The timing of Sweden’s accession as the 32nd NATO member remains uncertain, but statesmen should draw lessons from history. The realities faced by Poland, Sweden, and the Ottoman Empire still hold relevance in today’s international relations. Setting aside current crises, the relationships between Poland, Sweden, and Turkey fall short of their potential. These countries must strive for closer and more coordinated cooperation to maintain peace and stability in Eastern Europe while safeguarding their vital and existential interests. Furthermore, this cooperation should not solely be based on hostility towards any specific state, but rather on deterring hostilities altogether. (*)
(*) For Turkish-Polish relations also see: Laçiner, Sedat, et al., Turkish-Polish Relations: Past, Present and Future, (Ankara: ÇOMÜ Press, 2015).
Sino-European Relations Souring as Russia-Ukrainian War Intensifies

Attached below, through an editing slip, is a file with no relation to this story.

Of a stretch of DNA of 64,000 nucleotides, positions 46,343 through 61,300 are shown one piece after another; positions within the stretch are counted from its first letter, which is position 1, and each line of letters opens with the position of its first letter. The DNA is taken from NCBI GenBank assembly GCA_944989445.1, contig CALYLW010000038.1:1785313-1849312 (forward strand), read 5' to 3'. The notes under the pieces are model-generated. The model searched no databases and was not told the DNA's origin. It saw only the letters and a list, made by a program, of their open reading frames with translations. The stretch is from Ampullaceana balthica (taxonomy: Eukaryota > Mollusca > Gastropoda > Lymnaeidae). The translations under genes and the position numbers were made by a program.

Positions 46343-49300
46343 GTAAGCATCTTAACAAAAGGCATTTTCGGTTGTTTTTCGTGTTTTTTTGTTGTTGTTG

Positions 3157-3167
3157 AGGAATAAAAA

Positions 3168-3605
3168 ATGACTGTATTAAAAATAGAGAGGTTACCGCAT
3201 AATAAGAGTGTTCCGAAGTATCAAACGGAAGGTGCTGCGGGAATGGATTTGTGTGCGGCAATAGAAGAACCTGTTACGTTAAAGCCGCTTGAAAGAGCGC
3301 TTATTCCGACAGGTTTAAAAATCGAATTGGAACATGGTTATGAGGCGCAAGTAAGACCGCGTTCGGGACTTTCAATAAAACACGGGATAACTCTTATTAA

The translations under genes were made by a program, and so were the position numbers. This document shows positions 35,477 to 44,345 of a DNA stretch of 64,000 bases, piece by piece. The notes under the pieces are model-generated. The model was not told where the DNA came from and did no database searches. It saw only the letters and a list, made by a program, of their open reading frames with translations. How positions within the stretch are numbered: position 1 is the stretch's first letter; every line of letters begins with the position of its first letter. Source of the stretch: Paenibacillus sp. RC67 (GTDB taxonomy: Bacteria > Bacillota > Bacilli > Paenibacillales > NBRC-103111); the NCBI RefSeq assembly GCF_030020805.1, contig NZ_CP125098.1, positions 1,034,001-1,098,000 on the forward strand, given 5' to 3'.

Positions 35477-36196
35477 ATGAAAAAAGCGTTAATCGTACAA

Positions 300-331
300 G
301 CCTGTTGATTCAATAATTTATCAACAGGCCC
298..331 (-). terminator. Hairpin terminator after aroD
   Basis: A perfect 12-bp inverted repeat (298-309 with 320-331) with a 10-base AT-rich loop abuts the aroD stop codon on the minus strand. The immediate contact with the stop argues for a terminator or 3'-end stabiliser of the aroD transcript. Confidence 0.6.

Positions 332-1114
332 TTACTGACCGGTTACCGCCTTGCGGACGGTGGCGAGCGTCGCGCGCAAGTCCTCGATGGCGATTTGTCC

Since the establishment of Sino–European relations in 1975, there have been significant changes toward building a China-driven agenda in the past 15 months. These changes are intrinsically related to China’s rise, which diverted the EU-American international protagonism.
While there is no common ground among EU members on how to counterbalance the dependence on trading with the second-largest economy in the world, the G7 Summit imparted to the collective endeavors of the largest economies to ‘de-risk’ from China. The EUA, Canada, the UK, and Japan have joined the club.
The Russo-Ukrainian War Context
In March 2019, the European Union adopted a two-folded stance on its relationship with China, defining it as competition cooperation. This dualism underlines the need to understand how to play politics the Chinese way. Since then, the EU has sought to adopt a more assertive tactic, and the ‘systemic rival’ approach has thus prevailed. Besides, the recent Russia-Ukrainian war has contributed much to this decision. European Commission President Ursula von der Leyen recently stated, “How China continues to interact with Putin’s war will be a determining factor for EU-China relations going forward.”